Overview: The Steelers managed just 33 sacks in 2014, their lowest total since 1989, and by the end of the season 36-year-old James Harrison was arguably their best pass-rusher. Harrison, who came out of retirement last September, has been re-signed to a two-year contract, but the five-time Pro Bowler, Jarvis Jones and Arthur Moats are the only outside linebackers on the roster with NFL experience. Jones is at a crossroads after struggling as a rookie and then playing two-and-a-half games in 2014 before dislocating his wrist, which effectively ended his season. Moats gets the first crack at replacing Jason Worilds at left outside linebacker after starting 10 games at right outside linebacker last season and recording four sacks.
Draft priority: Extremely high. The pipeline the Steelers have always seemed to enjoy at outside linebacker has run dry. Take away Harrison, who turns 37 next month, and the outside linebackers on the Steelers’ roster have 12 career sacks among them. Their need for pass-rushers dovetails nicely with the abundance of them in the draft, and the Steelers should be able to find help at outside linebacker even if they address the position after the first round.
Last player drafted at position: Jones, first round in 2013. The former Georgia All-American has had a tough introduction to the NFL. The 17th-overall pick of the 2013 draft managed just one sack as a rookie and two last season though the Steelers were encouraged by what they saw from Jones at right outside linebacker before he got hurt. This is shaping up as a make-or-break season for Jones.
Dream pick: Randy Gregory, Nebraska. Florida defensive end/outside linebacker Dante Fowler is unrealistic since he will get taken in the top five of the draft. And, yes, Gregory comes with significant risk after failing drug tests in college and one at the NFL scouting combine. But Gregory is as talented as any pass-rusher in the draft. If he keeps it together off the field, Gregory could be great at the next level. Some team is going to take a chance with Gregory before the Steelers get a crack at him.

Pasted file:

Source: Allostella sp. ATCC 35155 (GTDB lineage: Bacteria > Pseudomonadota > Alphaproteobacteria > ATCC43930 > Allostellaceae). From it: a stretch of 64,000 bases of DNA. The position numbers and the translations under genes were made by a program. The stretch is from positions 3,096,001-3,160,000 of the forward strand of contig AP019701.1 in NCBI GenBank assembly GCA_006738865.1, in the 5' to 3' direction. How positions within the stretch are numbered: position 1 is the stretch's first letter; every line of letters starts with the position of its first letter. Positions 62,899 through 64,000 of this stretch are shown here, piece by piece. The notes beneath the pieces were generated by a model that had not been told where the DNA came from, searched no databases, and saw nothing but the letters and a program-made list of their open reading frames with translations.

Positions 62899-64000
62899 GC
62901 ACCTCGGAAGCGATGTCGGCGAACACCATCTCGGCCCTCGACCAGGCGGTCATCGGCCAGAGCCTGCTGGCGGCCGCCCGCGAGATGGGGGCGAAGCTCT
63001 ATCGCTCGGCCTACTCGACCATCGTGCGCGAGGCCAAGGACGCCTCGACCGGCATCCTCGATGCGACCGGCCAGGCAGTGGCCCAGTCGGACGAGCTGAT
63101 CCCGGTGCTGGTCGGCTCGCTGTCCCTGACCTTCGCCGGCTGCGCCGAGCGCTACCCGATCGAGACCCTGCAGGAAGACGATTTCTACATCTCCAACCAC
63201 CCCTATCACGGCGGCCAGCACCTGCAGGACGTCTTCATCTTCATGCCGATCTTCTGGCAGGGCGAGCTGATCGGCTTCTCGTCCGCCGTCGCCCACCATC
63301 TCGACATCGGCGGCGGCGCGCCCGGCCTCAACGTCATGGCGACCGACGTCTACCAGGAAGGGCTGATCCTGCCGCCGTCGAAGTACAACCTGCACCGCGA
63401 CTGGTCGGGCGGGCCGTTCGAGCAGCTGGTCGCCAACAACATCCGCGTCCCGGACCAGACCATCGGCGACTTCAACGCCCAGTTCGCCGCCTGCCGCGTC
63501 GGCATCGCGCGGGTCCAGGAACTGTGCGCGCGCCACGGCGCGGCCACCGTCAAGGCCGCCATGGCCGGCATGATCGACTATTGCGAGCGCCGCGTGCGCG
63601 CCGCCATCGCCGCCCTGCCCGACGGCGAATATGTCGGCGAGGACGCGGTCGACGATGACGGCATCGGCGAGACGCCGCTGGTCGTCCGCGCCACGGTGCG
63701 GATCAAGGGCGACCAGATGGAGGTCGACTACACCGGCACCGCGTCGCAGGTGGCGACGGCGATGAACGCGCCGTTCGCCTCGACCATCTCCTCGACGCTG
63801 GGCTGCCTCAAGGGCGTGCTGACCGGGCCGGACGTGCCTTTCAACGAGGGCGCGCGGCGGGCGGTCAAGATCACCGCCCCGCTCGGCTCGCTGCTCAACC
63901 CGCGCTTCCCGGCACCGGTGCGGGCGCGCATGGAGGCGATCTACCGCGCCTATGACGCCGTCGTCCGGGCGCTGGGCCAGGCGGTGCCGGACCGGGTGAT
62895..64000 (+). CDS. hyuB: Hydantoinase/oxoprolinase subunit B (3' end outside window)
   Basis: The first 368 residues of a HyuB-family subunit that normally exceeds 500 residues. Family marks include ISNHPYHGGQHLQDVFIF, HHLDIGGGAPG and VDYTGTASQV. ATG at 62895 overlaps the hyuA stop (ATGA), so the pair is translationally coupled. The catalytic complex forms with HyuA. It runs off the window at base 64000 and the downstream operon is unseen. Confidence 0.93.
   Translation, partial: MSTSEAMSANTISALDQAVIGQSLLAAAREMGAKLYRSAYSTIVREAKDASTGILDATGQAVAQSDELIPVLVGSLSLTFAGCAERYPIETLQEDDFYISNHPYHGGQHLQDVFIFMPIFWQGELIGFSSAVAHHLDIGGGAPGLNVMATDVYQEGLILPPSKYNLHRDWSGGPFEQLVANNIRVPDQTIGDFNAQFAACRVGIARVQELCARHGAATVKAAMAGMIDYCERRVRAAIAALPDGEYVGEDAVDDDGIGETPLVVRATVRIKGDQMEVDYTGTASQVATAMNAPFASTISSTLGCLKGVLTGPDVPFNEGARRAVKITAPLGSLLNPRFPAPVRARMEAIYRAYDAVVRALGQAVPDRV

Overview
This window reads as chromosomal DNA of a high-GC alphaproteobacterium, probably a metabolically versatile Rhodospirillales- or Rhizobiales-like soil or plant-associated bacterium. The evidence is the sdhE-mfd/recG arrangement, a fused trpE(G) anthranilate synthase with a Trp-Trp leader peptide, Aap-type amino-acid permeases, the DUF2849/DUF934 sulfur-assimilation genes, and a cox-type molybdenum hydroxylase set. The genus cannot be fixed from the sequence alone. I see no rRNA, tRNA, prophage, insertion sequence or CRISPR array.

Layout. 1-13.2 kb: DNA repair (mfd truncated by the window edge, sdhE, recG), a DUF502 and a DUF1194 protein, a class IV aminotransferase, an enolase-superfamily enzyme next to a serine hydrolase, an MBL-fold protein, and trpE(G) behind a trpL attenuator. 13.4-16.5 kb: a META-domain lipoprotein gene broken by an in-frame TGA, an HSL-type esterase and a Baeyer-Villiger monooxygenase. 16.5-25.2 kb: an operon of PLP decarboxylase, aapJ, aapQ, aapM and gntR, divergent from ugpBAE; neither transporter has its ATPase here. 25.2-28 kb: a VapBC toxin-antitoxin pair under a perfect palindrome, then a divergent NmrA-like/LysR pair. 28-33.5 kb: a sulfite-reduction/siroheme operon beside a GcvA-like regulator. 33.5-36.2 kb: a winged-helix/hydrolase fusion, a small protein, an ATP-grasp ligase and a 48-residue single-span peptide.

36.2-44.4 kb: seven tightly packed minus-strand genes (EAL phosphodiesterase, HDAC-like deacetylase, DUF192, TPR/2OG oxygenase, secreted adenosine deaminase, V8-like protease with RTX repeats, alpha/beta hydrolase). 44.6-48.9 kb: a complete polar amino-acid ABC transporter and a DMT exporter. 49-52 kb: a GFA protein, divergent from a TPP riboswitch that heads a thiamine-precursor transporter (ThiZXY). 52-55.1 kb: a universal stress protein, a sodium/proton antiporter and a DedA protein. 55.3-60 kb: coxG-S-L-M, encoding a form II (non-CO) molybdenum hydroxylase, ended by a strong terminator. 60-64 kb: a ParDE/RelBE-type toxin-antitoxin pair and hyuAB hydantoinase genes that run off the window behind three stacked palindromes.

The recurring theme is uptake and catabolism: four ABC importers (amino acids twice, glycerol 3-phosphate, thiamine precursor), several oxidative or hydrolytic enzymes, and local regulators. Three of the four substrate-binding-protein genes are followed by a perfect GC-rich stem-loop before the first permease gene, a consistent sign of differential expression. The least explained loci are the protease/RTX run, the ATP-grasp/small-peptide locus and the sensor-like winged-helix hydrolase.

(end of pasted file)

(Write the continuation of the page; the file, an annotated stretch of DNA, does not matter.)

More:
Practical pick: Eli Harold, Virginia. Harold recorded 15 ½ sacks in his two seasons as a starter, has good measurables and fits the profile of prospects the Steelers like to draft. Harold is a third-year junior who has plenty of room for growth, and he would learn from Harrison as well as outside linebackers coach Joey Porter. The Steelers likely won’t win plaudits from analysts if they take Harold at No. 22 in the first round. But general manager Kevin Colbert made it clear earlier this week that the Steelers don’t give a fig about what folks outside team headquarters think.
He said it: “I've had a bunch of teams in the bottom half of the first round going, 'Uh oh' because you might have to bring him into this conversation, from our owner down to our coaching staff. You've got top-10 talent. And if you're going to pull the string with him at 16 or 32 or 48, I don't care where, because of the well-known off the field issues, you've got to get ownership buy in and you've got to have a coaching staff that understands what they're going to have to do to provide an infrastructure to help this kid succeed.” -- NFL draft analyst Mike Mayock on Gregory.